27 February 2018, The Tablet

New church dedicated in Egypt to the 21 Christian martyrs

3 years after the 21 Christians were beheaded on a Libyan beach, a new church was dedicated in their memory

New church dedicated in Egypt to the 21 Christian martyrs

Exactly three years after the beheading of 21 Christians on a Libyan beach horrified the world, a new church in the Egyptian village of Al-Aour has been dedicated in their memory.

The packed inauguration service at the new Church of the Martyrs of Faith and Homeland on 15 Feb came three years after the kidnap and then brutal beheading of the 21 men. A week later, they were declared martyrs by Pope Tawadros II, leader of the Coptic Orthodox Church of Alexandria.

Of the 21 Christian expatriate labourers executed by so-called Islamic State, one was Ghanaian and the others Egyptian, 13 of them coming from the Minya village of Al-Aour. More than 500 Coptic Christians who had travelled from across Minya governorate crowded into the church for the dedication service led by Bishop Bevnotious, Coptic Orthodox Bishop of Samalout.

The church, with a high tower in traditional Coptic style, was funded by the Egyptian government. President Al-Sisi promised the new church to the village's 2,500 Christians, more than a third of the total population of 6000, soon after the beheadings.

As Bishop Bevnotious anointed the altar, inscribed with the names of all 21 of the young Christian martyrs on its sides, he said: “Today we remember our martyrs who were killed in Libya three years ago. Knives were held to their throats to deny their faith after 40 days of being kidnapped, insulted, and threatened. But like the martyrs of every era in the history of our church, they held on to Christ. They are an example for us to hold on to our faith and to Christ regardless of circumstances.”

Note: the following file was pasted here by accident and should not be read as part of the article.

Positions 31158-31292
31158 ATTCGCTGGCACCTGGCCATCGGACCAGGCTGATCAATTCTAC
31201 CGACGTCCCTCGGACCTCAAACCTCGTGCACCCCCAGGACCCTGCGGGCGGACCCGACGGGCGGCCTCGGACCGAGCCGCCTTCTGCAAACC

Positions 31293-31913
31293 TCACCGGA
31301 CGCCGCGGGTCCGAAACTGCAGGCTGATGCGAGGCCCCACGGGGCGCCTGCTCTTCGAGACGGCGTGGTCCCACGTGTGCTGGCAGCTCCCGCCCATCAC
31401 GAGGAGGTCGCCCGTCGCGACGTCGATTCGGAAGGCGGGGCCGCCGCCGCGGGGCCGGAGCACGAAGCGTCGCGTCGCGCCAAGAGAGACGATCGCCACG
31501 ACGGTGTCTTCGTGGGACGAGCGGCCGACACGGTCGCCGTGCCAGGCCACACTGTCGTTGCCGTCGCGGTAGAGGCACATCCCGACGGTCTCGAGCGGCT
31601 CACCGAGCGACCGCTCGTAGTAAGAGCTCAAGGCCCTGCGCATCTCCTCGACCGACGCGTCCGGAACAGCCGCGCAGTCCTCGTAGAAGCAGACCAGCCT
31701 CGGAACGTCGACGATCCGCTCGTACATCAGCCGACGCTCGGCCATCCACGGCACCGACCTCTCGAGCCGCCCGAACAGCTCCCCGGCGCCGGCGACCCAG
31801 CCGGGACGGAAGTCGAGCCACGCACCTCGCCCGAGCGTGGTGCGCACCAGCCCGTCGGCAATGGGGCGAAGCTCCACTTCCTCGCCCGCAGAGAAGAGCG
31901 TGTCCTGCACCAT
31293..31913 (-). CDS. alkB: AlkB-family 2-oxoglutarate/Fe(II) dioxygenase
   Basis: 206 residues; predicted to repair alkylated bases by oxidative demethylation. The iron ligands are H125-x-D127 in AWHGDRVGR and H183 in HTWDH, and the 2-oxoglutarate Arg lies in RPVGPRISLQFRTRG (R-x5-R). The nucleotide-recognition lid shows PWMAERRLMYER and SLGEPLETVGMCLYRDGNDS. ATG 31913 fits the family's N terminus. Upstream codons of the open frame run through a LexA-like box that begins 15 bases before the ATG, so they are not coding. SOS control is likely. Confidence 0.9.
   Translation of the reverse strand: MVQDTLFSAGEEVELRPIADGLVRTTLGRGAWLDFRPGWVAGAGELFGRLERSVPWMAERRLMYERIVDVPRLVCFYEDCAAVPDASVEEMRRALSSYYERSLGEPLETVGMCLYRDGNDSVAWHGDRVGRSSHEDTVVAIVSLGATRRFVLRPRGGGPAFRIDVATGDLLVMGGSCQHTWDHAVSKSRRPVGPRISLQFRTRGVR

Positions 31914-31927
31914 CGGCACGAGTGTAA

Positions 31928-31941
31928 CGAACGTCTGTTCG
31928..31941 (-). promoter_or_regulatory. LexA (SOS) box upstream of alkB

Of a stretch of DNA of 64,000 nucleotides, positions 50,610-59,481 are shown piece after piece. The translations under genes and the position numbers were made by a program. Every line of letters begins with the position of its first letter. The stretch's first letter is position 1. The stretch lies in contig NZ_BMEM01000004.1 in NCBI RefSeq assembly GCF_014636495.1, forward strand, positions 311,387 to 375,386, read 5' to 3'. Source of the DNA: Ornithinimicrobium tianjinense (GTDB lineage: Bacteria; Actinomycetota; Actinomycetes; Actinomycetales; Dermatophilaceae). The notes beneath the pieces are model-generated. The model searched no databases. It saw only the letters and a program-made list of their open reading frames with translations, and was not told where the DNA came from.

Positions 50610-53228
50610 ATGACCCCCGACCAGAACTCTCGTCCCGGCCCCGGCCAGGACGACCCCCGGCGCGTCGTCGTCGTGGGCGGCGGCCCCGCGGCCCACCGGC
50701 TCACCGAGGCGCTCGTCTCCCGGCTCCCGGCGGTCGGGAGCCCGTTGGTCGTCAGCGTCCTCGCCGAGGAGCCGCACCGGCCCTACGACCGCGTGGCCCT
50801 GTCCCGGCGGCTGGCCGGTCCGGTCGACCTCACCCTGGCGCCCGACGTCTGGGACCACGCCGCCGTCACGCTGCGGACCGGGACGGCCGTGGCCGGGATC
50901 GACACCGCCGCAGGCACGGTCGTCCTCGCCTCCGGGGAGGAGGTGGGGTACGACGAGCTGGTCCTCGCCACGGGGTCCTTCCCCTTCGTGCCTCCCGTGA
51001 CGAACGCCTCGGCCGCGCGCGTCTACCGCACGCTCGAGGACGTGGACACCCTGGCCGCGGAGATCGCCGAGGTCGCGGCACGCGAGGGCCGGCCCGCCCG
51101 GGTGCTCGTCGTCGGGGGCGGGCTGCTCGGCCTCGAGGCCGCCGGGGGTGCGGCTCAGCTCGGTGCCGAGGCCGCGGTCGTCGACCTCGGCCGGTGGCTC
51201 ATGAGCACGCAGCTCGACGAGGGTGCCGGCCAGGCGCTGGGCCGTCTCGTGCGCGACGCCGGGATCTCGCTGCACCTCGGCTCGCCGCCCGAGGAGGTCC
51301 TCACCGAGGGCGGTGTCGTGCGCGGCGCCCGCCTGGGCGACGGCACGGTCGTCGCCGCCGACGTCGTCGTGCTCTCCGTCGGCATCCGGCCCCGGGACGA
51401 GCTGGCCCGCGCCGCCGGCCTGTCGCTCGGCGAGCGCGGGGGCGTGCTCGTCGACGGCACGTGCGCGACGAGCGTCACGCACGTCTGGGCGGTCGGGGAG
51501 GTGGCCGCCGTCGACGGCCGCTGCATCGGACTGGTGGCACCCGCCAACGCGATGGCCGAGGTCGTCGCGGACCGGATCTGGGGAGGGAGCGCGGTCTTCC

Photographs of the 21 were displayed in front of the church. The Bishop said: “They are now in heaven praying for us”.

He also referred to the 120 other Coptic Christians killed in terrorist attacks in Egypt since December 2016.

The sister of one of those murdered, Malak Ibrahim, told SAT-7, the Christian satellite network who filmed and broadcast the service: “We are very happy. The church is beautiful. Thank God for it. I had seen the video of my brother three days after it happened because I didn’t know that he was martyred. When my husband told me the news, I thanked God. The video was very difficult for us to see, but we thank God.”

The mother of Essam, another of the 21, said: “Thank God for this wonderful church. We couldn’t have wished for more. Yes, we are in pain, but God gives us great consolation. When they announced the name of my son during the mass, I gave an ululation and congratulated the martyrs on their heavenly reward.”

Nashwa Louis, the director who filmed the event, said he had expected to find villagers "sad and grieving" but instead they seemed consoled. He said: "The church is magnificent and huge and it was filled with people. Even the area outside was crowded with Christians from the village. They were overjoyed so much it felt like a celebration.”

The church dedication broadcast will feature in Revisions, a SAT-7 discussion show on faith and theology hosted by Maher Fayez, the same presenter who spoke to Beshir Kamel, brother of two other martyrs in an interview on 18 February three years ago. After speaking of his pride in the faith of his brothers, Bishoy and Samuel, Beshir prayed for their killers, saying: “Dear God, please open their eyes to be saved and to leave their ignorance and the wrong teachings they were taught”.


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